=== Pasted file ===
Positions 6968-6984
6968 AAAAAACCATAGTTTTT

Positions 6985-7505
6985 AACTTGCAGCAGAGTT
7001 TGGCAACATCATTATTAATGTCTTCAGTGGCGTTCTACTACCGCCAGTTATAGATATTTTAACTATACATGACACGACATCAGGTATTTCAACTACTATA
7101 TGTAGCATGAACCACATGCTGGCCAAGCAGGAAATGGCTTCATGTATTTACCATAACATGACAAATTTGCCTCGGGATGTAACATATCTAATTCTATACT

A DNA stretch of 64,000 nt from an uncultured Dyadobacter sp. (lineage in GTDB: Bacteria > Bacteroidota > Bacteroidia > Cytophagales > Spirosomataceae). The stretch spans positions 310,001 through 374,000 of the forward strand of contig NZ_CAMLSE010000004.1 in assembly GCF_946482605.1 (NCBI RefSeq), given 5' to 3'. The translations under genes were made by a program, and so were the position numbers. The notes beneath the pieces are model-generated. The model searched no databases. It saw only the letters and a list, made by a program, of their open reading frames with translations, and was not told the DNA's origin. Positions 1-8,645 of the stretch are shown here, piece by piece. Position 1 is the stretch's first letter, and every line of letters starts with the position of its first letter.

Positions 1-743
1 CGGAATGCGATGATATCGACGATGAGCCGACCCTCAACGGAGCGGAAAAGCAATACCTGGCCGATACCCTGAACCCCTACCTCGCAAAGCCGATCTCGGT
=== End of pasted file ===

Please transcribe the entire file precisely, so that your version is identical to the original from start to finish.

Positions 6968-6984
6968 AAAAAACCATAGTTTTT

Positions 6985-7505
6985 AACTTGCAGCAGAGTT
7001 TGGCAACATCATTATTAATGTCTTCAGTGGCGTTCTACTACCGCCAGTTATAGATATTTTAACTATACATGACACGACATCAGGTATTTCAACTACTATA
7101 TGTAGCATGAACCACATGCTGGCCAAGCAGGAAATGGCTTCATGTATTTACCATAACATGACAAATTTGCCTCGGGATGTAACATATCTAATTCTATACT

A DNA stretch of 64,000 nt from an uncultured Dyadobacter sp. (lineage in GTDB: Bacteria > Bacteroidota > Bacteroidia > Cytophagales > Spirosomataceae). The stretch spans positions 310,001 through 374,000 of the forward strand of contig NZ_CAMLSE010000004.1 in assembly GCF_946482605.1 (NCBI RefSeq), given 5' to 3'. The translations under genes were made by a program, and so were the position numbers. The notes beneath the pieces are model-generated. The model searched no databases. It saw only the letters and a list, made by a program, of their open reading frames with translations, and was not told the DNA's origin. Positions 1-8,645 of the stretch are shown here, piece by piece. Position 1 is the stretch's first letter, and every line of letters starts with the position of its first letter.

Positions 1-743
1 CGGAATGCGATGATATCGACGATGAGCCGACCCTCAACGGAGCGGAAAAGCAATACCTGGCCGATACCCTGAACCCCTACCTCGCAAAGCCGATCTCGGT